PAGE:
Bruce Frankel

Author of the new book "What Should I Do with the Rest of My Life? True Stories of Finding Success, Passion, and New Meaning in the Second Half of Life."

Personalizing History: Betty Reid Soskin Remembers Port Chicago

February 27, 2010

It’s been a big month for Betty Reid Soskin, who, at 88, is the oldest ranger in the National Park Service and whose extraordinary life story is the focus of the final chapter of my new book.

She’s been featured recently in several TV and newspaper reports about legislation signed recently by President Barack Obama as part of an effort to bring renewed awareness to the worst home-front disaster of World War II, the horrific munitions explosion that killed 320 men— two-thirds of them African American— at Port Chicago, California on July 17, 1944.

The controversial mutiny that ensued after the disaster helped bring an end to the racial segregation of the U.S. military. The Port Chicago Naval Magazine National Memorial, located on the Suisun Bay, will become a full unit of the National Park System, following approval by Congress. Here’s the raw footage of Betty’s interview with Rodney Speed about the explosion at Port Chicago for a segment of the evening news on WPIX-TV of San Francisco:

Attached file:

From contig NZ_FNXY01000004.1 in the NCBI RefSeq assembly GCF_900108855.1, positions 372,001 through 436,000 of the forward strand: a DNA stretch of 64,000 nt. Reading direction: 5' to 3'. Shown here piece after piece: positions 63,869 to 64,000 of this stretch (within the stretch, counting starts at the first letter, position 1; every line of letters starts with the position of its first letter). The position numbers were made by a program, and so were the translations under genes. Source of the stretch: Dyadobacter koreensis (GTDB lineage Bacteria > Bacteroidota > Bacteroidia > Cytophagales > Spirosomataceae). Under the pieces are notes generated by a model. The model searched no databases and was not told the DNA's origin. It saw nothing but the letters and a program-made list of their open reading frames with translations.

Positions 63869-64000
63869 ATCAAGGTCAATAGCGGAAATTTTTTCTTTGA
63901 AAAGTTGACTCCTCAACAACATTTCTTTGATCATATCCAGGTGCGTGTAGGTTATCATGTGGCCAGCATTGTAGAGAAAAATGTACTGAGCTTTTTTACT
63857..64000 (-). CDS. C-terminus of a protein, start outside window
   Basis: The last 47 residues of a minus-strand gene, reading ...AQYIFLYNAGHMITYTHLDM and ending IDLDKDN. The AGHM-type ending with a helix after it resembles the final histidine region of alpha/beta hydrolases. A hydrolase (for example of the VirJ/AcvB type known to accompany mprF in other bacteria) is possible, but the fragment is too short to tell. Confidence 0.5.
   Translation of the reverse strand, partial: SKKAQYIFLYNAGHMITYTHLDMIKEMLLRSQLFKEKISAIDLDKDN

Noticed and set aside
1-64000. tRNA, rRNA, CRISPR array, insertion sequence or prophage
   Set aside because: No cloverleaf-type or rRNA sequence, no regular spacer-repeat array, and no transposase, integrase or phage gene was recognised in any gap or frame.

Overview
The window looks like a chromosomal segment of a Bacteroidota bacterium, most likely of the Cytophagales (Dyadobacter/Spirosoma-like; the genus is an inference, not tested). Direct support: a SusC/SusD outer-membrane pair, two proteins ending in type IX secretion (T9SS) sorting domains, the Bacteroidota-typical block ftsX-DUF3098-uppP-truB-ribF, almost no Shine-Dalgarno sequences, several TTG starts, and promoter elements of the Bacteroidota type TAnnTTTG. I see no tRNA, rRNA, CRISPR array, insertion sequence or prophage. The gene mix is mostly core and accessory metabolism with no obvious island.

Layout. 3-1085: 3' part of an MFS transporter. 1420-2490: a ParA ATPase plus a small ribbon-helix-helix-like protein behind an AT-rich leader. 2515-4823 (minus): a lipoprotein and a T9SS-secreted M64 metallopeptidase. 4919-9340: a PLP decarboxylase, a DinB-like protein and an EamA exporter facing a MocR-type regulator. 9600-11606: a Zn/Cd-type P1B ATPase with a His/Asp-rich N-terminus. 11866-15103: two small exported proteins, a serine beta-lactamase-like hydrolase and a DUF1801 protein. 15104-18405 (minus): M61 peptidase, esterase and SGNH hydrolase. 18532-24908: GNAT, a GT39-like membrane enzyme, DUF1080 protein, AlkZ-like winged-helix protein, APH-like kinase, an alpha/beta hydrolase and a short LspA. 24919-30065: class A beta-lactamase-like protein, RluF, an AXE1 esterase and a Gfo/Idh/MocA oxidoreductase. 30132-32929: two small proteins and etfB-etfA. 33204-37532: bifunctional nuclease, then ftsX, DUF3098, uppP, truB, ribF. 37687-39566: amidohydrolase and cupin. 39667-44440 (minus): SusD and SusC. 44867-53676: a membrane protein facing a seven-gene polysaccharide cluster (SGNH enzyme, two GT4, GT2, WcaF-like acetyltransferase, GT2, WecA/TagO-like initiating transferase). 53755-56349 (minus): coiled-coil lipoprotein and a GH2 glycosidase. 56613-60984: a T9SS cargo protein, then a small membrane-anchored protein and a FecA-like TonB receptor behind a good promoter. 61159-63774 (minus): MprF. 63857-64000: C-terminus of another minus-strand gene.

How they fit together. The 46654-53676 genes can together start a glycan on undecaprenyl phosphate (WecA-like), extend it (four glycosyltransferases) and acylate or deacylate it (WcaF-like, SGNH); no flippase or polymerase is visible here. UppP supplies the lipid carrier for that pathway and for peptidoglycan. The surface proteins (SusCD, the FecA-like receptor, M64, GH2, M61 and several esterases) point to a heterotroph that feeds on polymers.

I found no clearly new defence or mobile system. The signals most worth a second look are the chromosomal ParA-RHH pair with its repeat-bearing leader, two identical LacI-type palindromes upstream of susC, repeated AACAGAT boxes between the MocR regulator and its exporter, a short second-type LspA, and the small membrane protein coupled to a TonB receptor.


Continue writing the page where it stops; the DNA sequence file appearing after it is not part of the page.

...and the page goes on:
For Betty, the tragedy is deeply personal. A dozen of the dead had attended a lemonade party at her house earlier in the day.  “Each time I’m at the memorial site and re-positioned in that deceptively tranquil setting,” she wrote recently on her blog, “I can feel the presence of the unseen, and the stories flow and—it’s almost as though we’ve brought the life with us to this monument.” 

Since the beginning of the year, Betty has accepted an invitation to receive an honorary doctorate and to deliver the commencement address to the graduating class of 2010 from the California College of the Arts. She has also agreed to take a role in a benefit performance of Eve Ensler’s award-winning “Vagina Monologues” in a production to be held in the historic Craneway Pavilion of Ford Point, Rosie the Riveter/World War II Home Front National Historical Park located in Richmond, California, near San Francisco. The proceeds will go to violence prevention programs in the city.




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